Boring Meetings – Boring Innovations
There is something seriously wrong with the way we rent meeting space.
Does anyone else notice it?
Problem No. 1 – We donâ€™t care where we meet.
Standard practice for an off-site meeting is to pick a city then ask the admin or specialist to ring up a few hotels to book rooms for the team and then book a meeting space. This is conveniently handled in one call, as most hotels have a conference rooms.
However, these spaces â€“ some large with ballrooms, others smaller with themed names â€“ all have something in common.
That they are common.
Thereâ€™s nothing special about them. Theyâ€™re designed to be generic, and tan, and multipurpose. A tan shell. To be filled this weekend with a wedding reception, tomorrow your meeting, and next week a Bat Mitzvah.
Why arenâ€™t we asking the admin or specialist to first find the best place in the city / region / country for a meeting? Then find a hotel nearby where we can sleep?
Problem No. 2 – Book A Bed, or Buy Food â€“ Get Meeting Space Free
This problem reinforced for me last week, while shopping for meeting space for an upcoming conference. As we toured different meeting venues â€“ over and over â€“ the same situation took placeâ€¦ Hotels had no interest in taking our money to book a meeting room. They were giving us the rooms if we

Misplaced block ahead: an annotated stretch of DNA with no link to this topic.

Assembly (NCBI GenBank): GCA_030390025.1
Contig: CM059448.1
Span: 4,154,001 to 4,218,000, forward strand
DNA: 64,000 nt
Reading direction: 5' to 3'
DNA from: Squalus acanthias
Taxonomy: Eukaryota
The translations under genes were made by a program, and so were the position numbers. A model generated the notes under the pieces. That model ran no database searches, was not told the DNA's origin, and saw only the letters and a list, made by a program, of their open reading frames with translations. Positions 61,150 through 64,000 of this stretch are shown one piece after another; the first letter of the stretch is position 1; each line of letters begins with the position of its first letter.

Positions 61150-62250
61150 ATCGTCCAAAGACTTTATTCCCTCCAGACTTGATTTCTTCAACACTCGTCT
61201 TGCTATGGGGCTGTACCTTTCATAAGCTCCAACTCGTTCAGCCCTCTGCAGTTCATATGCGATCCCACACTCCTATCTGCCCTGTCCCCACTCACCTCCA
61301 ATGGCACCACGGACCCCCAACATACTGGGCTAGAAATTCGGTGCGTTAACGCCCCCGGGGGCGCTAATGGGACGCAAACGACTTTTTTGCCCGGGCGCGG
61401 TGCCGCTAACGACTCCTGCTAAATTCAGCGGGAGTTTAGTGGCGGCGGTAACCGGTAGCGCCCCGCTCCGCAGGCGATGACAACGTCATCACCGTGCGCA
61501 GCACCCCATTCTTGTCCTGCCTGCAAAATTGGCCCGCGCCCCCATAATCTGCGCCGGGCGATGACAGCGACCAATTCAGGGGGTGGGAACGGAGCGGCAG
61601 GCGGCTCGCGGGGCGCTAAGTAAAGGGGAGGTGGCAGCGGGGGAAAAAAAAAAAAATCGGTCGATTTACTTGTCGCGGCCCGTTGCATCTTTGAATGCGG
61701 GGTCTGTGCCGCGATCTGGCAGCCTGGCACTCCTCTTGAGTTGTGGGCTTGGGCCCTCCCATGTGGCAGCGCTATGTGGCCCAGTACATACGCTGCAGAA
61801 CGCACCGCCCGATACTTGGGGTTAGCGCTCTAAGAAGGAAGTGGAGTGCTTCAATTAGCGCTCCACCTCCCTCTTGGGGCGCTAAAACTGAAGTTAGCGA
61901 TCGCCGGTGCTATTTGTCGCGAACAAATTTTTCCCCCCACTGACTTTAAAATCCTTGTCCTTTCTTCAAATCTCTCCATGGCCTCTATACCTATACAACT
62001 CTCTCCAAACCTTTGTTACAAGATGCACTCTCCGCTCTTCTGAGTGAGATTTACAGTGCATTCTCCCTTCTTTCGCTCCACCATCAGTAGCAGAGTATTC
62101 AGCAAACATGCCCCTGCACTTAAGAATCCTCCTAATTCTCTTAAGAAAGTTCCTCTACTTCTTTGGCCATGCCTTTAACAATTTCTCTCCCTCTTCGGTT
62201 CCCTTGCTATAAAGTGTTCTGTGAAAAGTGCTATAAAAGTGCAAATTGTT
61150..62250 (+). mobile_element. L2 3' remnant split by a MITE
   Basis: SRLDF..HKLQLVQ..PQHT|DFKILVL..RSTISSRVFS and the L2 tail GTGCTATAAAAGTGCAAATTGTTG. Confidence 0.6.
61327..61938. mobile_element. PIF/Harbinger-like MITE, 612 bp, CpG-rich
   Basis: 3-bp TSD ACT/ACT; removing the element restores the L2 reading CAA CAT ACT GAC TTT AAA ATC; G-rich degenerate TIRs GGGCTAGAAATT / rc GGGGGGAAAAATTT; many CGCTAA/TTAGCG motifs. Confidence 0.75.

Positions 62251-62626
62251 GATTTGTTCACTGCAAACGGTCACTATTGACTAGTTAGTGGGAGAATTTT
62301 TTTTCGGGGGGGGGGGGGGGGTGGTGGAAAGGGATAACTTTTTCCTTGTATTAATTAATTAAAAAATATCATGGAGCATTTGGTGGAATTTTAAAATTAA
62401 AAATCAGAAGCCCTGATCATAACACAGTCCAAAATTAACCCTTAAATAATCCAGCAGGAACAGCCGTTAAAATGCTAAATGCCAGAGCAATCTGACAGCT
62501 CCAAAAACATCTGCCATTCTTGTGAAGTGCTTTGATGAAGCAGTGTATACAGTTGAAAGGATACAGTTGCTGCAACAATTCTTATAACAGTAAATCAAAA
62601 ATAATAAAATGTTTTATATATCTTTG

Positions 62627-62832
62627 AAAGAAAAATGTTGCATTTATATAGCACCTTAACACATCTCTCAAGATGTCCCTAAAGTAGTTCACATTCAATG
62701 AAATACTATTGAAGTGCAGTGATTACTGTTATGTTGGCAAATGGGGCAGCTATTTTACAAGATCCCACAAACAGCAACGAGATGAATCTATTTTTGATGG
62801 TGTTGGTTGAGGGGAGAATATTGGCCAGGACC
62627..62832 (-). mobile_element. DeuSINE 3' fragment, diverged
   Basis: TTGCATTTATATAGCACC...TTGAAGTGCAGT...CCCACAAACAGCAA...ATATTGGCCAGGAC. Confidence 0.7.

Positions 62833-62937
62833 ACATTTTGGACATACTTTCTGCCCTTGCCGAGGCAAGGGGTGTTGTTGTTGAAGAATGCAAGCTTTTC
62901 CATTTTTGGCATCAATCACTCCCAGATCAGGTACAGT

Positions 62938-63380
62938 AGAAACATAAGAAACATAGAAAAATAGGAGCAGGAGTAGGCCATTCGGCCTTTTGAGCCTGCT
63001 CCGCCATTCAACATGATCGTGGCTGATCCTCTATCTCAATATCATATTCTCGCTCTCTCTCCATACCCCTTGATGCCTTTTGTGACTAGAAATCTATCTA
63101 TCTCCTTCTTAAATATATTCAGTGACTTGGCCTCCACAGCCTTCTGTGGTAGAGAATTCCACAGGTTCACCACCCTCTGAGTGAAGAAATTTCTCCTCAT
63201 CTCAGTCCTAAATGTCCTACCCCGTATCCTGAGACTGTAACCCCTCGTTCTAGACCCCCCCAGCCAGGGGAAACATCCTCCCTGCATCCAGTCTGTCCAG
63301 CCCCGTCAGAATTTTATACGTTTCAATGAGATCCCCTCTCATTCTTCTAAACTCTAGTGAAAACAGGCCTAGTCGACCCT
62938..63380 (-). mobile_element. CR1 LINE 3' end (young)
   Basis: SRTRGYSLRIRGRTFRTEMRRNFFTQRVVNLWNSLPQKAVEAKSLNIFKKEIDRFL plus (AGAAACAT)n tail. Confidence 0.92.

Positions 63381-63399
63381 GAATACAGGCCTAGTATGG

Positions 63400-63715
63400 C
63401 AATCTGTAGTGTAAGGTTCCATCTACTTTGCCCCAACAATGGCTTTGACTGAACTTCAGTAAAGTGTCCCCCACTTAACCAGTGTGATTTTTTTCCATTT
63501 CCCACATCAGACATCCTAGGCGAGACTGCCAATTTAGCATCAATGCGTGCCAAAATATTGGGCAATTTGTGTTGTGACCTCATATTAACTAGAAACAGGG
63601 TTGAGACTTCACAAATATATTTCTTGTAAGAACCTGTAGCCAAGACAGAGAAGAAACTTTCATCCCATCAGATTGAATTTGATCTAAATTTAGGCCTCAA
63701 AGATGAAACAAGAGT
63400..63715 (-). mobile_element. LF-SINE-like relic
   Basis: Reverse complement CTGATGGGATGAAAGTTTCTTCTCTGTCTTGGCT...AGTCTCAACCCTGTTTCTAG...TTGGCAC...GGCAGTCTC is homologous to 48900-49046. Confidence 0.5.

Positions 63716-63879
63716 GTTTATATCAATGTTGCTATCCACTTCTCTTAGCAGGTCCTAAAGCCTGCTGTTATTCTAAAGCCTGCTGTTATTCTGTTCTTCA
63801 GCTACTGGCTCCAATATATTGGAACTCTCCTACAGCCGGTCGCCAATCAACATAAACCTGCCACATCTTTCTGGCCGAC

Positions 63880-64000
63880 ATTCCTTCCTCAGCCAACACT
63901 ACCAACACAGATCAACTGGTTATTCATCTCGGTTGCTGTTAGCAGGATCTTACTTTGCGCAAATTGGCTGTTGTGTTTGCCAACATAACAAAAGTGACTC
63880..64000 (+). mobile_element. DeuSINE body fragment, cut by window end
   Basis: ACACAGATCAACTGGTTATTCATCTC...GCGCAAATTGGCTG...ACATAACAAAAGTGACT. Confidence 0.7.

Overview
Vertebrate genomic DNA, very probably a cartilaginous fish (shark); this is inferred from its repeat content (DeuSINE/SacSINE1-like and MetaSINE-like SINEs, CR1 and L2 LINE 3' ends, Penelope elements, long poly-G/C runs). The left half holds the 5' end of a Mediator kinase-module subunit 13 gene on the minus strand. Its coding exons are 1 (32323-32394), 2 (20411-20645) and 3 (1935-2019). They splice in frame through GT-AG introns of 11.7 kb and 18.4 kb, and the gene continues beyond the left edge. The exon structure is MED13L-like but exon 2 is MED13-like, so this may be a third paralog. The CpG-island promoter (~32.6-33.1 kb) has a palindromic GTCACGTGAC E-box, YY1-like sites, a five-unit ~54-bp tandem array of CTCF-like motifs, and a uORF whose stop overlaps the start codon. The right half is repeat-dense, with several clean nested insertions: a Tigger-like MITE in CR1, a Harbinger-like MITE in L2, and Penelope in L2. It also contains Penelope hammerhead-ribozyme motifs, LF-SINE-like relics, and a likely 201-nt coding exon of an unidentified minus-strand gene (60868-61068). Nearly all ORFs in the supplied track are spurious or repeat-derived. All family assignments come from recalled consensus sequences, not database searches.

- Booked enough hotel guest rooms or
- Bought food
I know â€“ duh! â€“ hotels first sell beds, then they sell mealsâ€¦ the meeting space is nearly afterthought.
While the room is a give-awayâ€¦ Even the most basic, required equipment is offered at a premium. Flip charts are $60 each. Another $15 if you want an easel to put it on. An LCD projector is $800. If you want the projector to sit on somethingâ€¦ the cart with extension cord is another $200.
Why are we happy to settle for bare bones space?
Of all the specialized tools we use, to give us an edge in business, why do we not consider the venue â€“ where we need to create ideas and make million/billion-dollar plans â€“ as a â€˜toolâ€™ in that process?
Paul Williams is a professional problem solver at Idea Sandbox. He can help you create remarkable ideas to grow your business. You may read more at his website and find him Twittering as @IdeaSandbox.
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